The animals were mounted in a stereotaxic frame with the head fixed in a ventroflexed position by a metallic bar cemented to the skull. The caudal medulla was exposed by removing the overlying musculature and dura mater.

After the surgeries, the flap was sewn into skin cell and covered with 38°C paraffin oil to avoid drying.

2.3. Experimental Procedure
2.3.1. Recordings

Unitary extracellular recordings were made with glass micropipettes filled with a mixture of 2% pontamine sky blue and 0.1 M of natrium aceticum (cusp: 5 μm, impedance: 8–12 MΩ). According to the three-dimensional spatial coordinates of the nucleus, the micropipettes were inserted into the nuclei under the control of micropipette manipulator (SM-21, Japan). The coordinate of WDR neuron is 0.5–1.5 mm lateral to the midline of the back of spinal cord and 500–1500 μm beneath the surface of spinal cord. The coordinate of SRD neuron is 1.0–2.0 mm caudal to the obex and 0.5–1.5 mm lateral to the midline of medulla oblongata.

Single-unit activities were fed into a window discriminator and displayed on an oscilloscope screen. Outputs of the window discriminator and amplifier were led into a data collection system (PowerLab) and a personal computer-based data acquisition system (Chart 5.0) to compile histograms or wavemark files.

2.3.2. Identification of Neurons

Nonnoxious and noxious electrical stimuli were used to isolate unitary activities, and the skin receptive fields were mapped by means of gentle tapping and brushing stimuli. The recorded neurons were classified on the basis of their responses to different stimuli applied on their peripheral receptive fields. At the experiment on spinal cord, neurons that could be activated by both nonnoxious and noxious stimuli applied to the skin receptive fields were identified as WDR neurons. At the experiment on medulla oblongata, neurons that could be activated by noxious stimuli applied to any part of the skin but could not be activated by nonnoxious stimuli were identified as SRD neurons.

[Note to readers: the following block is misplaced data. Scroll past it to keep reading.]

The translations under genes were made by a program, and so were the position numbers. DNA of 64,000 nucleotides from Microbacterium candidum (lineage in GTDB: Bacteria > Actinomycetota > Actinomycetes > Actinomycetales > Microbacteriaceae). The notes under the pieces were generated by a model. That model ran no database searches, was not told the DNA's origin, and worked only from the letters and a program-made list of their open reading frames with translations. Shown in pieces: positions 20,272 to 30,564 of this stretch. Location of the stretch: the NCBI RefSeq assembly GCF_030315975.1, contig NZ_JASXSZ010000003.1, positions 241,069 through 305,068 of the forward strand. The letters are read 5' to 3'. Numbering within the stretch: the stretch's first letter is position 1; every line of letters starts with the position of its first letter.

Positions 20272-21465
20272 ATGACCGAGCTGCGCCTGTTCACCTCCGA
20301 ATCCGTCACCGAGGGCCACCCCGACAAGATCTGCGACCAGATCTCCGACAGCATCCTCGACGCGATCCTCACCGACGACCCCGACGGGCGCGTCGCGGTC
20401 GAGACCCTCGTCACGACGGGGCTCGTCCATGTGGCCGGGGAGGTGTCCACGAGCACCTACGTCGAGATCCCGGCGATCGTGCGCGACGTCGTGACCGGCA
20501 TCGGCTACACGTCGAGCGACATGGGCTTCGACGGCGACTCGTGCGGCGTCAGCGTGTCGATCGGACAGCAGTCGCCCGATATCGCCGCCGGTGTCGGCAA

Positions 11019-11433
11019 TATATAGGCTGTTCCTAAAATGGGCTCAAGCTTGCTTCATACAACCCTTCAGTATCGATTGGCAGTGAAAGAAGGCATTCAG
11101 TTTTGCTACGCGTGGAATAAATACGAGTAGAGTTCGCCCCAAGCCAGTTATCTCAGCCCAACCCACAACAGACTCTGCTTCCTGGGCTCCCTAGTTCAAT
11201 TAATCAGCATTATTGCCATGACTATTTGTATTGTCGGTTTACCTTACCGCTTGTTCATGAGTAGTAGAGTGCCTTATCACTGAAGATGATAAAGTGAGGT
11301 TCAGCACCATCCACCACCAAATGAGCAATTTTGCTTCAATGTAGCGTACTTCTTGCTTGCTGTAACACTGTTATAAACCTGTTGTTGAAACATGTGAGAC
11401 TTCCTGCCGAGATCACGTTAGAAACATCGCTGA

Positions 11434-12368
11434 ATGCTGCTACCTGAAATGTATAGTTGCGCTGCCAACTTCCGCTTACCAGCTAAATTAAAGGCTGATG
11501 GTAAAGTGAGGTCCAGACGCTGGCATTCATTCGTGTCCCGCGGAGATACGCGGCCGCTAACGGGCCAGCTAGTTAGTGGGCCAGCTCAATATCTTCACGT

2.3.3. Stimulation

Visceral nociceptive stimulation was generated by colorectal distension. A 4–6 cm long inflatable balloon catheter was inserted into rats’ colorectum with a depth of 4 cm. CRD stimulation was carried out by pressure supplied by an 80 mmHg sphygmomanometer for 60 s. In order to prevent possible sensitization triggered by overstimulation to the colorectum, the interval between two CRD stimulations was at least 10 minutes. Other technical details have been described in our previous reports.

EA stimulation was applied at the acupoints of “Zusanli-Shangjuxu” at the recorded homolateral discharging neurons with the frequency of 15 Hz for 30 seconds. EA stimulation output comes from stimulator (88–102 G, Nihon Kohden) and the intensity was 1.5 mA and 6 mA.

2.3.4. Recordings Procedures

A standard conditioned recording procedure was set as follows: the background activity was recorded for 60 s, and from 30 s to 60 s the EA stimuli were administered. After 60 s of recovery time for neuronal discharge, neuron activity was recorded for 30 s followed by a test of the neurons’ responses to CRD. After another 60 s of recovery of neuronal discharge, EA stimuli with the same intensity were applied at the acupoint before CRD, and the responses of neurons to EA after CRD stimuli were observed.